Once again, Atlanta has launched a simple catchphrase into the national consciousness. Several weeks ago, it was "lean wit it, rock wit it." This time, it's "booty booty booty booty rocking everywhere!"
Love it or hate it, "Ms. New Booty" is a hit. As of this writing, Bubba Sparxxx's collaboration with the Ying Yang Twins and producer Mr. Collipark (the man behind hits like Ying Yang's "Wait [the Whisper Song]" and David Banner's "Play") sits at No. 9 on the Billboard singles chart. The surprise isn't that another innocuous party song is ascending out of the ATL, but that an accomplished lyricist of Bubba Sparxxx's caliber wrote it.
An MC from LaGrange by way of Athens, Warren "Bubba Sparxxx" Mathis first emerged with Dark Days, Bright Nights, a self-released album that netted him a deal with Interscope Records and legendary producer Timbaland's imprint, Beat Club. When Dark Days, Bright Nights was rereleased in 2001 with several Timbaland hits, including "Ugly" and "Lovely," many fans didn't know what to make of Sparxxx. As he parodied his farm-boy origins on the campy "Ugly" video, some wondered if he was simply a perversely Southern twist on the black Svengali/white protege phenomenon a la Dr. Dre-Eminem.
If Dark Days, Bright Nights made Bubba Sparxxx an MTV star, his 2003 follow-up, Deliverance, secured his critical reputation. Musically, Organized Noize and Timbaland allowed him to expand into country, rock and blues while retaining his hip-hop underpinnings. His songs spoke of broken hearts, long and weary journeys, and an ongoing mission to define himself. Gospel-like choruses augment tracks like "Deliverance" and "Overcome," enhancing Deliverance's theme of lifelong struggle and triumph.
"I'm proud of that second album," says Sparxxx. At one point, he even calls Deliverance "one of the top 10 albums in hip-hop history, period." Unfortunately, it didn't yield a hit single on the scale of "Ugly" and got lost amid a 2003 holiday crop that included OutKast's Speakerboxxx/The Love Below and Jay-Z's The Black Album. Deliverance's disappointing sales eventually led Sparxxx to leave Interscope. He quickly recovered when OutKast's Big Boi recruited him to be a flagship artist on Purple Ribbon, an imprint distributed by Virgin Records.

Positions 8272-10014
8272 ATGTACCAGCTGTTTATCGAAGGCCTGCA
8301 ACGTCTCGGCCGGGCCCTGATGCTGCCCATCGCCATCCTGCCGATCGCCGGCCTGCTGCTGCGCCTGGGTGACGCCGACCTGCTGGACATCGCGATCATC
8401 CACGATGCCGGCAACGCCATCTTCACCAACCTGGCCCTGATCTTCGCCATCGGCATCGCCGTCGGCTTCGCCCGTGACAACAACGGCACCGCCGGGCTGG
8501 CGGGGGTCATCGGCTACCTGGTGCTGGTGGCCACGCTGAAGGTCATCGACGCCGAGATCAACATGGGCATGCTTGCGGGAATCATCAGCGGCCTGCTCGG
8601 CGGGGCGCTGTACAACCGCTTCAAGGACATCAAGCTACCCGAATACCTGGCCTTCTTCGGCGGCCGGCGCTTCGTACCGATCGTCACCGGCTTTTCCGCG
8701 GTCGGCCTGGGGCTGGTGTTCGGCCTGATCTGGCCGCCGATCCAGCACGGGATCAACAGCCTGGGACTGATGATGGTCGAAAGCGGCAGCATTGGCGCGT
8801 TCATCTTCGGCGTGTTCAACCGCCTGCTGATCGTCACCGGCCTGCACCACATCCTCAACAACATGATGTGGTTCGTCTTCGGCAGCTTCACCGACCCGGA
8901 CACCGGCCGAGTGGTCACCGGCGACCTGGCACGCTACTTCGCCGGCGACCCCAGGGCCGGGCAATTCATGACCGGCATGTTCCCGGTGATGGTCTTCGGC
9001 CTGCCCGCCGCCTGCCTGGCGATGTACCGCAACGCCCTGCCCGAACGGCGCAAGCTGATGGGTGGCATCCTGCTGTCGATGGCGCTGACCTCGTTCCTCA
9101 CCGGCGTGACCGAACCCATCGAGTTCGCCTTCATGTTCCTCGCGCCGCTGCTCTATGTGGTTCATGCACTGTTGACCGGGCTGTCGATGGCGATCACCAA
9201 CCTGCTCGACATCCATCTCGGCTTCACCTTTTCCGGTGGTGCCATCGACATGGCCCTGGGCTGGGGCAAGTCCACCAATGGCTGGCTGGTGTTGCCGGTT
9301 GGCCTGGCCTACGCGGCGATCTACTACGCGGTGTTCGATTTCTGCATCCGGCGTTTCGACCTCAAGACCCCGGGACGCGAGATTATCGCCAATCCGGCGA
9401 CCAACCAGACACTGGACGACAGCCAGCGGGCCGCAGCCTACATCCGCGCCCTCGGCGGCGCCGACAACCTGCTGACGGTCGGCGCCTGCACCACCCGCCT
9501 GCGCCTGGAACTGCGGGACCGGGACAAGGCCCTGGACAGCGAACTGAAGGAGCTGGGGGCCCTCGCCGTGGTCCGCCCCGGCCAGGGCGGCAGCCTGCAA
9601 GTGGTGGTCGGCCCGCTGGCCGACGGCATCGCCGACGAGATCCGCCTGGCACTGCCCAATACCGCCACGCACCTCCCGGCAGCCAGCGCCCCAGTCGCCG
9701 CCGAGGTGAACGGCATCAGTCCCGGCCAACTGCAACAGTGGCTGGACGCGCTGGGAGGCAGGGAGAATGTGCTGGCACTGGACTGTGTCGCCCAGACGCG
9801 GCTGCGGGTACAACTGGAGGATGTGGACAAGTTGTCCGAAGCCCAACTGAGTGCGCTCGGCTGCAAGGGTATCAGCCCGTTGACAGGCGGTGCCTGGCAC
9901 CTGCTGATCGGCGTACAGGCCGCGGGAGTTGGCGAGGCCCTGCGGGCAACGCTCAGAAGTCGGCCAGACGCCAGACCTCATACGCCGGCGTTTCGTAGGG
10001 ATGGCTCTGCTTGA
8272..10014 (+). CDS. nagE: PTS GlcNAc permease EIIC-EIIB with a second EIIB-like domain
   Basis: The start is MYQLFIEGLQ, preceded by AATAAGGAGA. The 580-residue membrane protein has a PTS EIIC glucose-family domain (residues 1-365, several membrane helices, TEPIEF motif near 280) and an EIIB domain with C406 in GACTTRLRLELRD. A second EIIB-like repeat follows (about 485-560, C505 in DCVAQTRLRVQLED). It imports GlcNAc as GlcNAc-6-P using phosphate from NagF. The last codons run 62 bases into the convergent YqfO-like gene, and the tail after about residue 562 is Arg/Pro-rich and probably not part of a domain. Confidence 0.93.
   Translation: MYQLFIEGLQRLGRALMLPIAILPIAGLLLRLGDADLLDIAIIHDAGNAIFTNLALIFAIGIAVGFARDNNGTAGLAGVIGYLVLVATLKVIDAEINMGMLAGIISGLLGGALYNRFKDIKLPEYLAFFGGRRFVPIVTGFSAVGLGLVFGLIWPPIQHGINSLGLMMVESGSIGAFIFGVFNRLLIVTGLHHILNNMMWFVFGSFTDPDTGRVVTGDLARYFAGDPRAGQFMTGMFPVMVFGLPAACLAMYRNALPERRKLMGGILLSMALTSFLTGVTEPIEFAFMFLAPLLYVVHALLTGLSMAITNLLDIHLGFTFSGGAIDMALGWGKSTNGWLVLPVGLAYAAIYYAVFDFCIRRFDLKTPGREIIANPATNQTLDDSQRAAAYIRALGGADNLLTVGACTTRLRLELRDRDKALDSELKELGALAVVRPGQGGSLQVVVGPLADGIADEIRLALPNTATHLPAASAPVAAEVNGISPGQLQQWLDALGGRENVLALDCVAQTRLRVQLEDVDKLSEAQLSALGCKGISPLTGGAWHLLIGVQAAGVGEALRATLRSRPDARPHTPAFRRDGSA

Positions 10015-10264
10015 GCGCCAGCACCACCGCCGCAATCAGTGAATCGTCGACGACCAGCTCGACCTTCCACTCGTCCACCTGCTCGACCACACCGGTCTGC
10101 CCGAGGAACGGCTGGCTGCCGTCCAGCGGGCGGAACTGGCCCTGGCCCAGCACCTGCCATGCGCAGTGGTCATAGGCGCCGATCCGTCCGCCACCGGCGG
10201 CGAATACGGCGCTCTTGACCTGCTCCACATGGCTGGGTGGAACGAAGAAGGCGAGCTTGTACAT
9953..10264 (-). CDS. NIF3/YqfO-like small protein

"If I have one regret about that [second] album, it's that I alienated the clubs. I came in with 'Ugly' on my first album," says Sparxxx of the gold-certified Dark Days, Bright Nights. "Ugly" helped him break into the hip-hop market with an "uptempo and high-energy" track. "I felt like maybe on the second album I alienated that element a little bit. I just vowed to never do that again."
So now it's the "Ms. New Booty" campaign. Accompanying the single is a hilarious video where Sparxxx hawks a mysterious "Ms. New Booty" package on a home-shopping channel facsimile to a conclave of busty babes. He's also working with Florida-based Mantra Films to host a 2006 spring break edition of the Girls Gone Wild DVD series. The partnership already has produced a titillating website, www.msnewbooty.com, on which 18-and-over women can post pictures of their glutei maximi. (A visit to the website reveals that a few underage girls managed to post pictures as well.)